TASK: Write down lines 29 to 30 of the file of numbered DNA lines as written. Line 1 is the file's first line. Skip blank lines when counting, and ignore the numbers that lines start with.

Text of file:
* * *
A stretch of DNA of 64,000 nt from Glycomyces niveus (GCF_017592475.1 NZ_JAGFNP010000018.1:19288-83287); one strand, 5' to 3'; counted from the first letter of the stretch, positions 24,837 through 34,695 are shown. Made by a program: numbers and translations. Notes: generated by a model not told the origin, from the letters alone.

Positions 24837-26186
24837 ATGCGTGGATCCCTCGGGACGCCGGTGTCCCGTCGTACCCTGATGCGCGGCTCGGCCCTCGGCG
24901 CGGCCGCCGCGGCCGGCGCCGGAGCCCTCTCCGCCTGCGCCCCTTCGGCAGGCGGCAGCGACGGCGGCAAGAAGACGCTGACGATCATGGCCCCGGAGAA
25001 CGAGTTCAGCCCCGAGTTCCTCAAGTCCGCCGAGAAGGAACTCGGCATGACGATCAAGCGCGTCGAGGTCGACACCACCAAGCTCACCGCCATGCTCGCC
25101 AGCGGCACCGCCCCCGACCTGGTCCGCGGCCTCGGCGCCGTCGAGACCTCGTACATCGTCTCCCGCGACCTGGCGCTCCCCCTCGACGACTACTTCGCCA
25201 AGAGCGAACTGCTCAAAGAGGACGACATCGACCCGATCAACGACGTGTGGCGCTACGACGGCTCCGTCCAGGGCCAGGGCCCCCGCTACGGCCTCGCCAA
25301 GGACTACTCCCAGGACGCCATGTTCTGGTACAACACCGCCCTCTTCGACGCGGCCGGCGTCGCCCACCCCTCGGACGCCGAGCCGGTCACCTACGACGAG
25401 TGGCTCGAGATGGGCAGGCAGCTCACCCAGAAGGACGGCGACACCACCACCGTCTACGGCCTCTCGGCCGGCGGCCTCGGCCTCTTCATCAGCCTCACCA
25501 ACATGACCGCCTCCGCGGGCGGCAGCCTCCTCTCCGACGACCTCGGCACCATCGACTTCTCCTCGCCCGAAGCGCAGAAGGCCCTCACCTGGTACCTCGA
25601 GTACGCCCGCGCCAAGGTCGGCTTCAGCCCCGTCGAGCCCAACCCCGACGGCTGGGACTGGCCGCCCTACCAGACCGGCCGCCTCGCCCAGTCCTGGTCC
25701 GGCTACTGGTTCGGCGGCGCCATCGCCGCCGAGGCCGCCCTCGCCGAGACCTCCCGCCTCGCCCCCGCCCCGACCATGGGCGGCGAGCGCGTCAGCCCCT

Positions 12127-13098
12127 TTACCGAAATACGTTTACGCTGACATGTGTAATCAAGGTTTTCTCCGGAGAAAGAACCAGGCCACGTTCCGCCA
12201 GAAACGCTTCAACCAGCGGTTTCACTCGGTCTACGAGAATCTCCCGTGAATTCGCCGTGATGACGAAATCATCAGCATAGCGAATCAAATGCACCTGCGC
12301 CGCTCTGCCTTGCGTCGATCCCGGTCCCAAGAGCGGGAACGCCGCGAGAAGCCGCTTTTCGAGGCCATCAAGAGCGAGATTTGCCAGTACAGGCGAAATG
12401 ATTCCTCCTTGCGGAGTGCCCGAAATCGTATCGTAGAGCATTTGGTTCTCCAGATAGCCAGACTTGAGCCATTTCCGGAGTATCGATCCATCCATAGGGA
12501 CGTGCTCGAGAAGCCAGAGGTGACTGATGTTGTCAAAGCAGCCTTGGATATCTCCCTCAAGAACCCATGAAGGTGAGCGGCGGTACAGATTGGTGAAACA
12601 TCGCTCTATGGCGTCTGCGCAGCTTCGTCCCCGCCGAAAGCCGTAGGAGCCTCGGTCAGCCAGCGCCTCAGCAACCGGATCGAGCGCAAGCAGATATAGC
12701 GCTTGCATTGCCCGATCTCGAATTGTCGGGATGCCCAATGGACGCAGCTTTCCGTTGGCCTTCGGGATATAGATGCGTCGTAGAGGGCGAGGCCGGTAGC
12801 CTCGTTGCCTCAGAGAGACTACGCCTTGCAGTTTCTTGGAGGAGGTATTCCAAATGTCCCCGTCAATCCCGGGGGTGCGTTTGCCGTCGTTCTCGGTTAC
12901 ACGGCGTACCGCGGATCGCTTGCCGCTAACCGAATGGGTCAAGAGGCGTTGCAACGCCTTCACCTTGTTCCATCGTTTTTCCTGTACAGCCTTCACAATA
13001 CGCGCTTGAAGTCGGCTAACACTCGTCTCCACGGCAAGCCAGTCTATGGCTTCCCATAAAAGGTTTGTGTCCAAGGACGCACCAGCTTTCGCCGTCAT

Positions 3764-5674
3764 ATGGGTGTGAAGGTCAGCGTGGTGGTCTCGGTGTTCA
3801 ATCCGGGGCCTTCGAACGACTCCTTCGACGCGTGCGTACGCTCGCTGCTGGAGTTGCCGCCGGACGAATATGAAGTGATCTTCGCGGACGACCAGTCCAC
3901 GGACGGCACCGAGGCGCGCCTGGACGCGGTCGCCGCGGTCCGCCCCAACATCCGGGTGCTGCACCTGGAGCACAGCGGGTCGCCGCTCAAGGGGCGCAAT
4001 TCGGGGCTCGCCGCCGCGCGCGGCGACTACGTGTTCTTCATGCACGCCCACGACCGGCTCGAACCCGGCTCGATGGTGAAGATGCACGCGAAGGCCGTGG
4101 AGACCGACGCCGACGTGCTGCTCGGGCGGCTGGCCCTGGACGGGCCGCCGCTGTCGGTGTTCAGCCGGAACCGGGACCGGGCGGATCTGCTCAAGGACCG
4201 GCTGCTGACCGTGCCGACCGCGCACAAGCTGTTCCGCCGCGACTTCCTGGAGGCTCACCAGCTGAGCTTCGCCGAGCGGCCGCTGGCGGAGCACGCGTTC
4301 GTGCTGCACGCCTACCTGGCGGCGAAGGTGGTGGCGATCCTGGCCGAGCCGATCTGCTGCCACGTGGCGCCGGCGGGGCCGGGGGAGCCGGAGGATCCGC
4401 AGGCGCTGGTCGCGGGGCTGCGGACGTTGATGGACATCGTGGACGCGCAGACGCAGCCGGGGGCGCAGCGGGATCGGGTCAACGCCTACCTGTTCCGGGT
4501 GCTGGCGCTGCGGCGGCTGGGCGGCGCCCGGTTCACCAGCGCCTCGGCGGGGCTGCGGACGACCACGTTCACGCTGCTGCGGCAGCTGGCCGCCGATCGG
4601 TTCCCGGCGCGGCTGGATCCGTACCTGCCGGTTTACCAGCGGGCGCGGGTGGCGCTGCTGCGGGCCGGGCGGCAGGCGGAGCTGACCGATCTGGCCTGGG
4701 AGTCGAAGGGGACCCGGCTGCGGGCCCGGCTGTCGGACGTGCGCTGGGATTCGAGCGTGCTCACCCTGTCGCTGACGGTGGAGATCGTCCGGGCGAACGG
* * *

4101 AGACCGACGCCGACGTGCTGCTCGGGCGGCTGGCCCTGGACGGGCCGCCGCTGTCGGTGTTCAGCCGGAACCGGGACCGGGCGGATCTGCTCAAGGACCG
4201 GCTGCTGACCGTGCCGACCGCGCACAAGCTGTTCCGCCGCGACTTCCTGGAGGCTCACCAGCTGAGCTTCGCCGAGCGGCCGCTGGCGGAGCACGCGTTC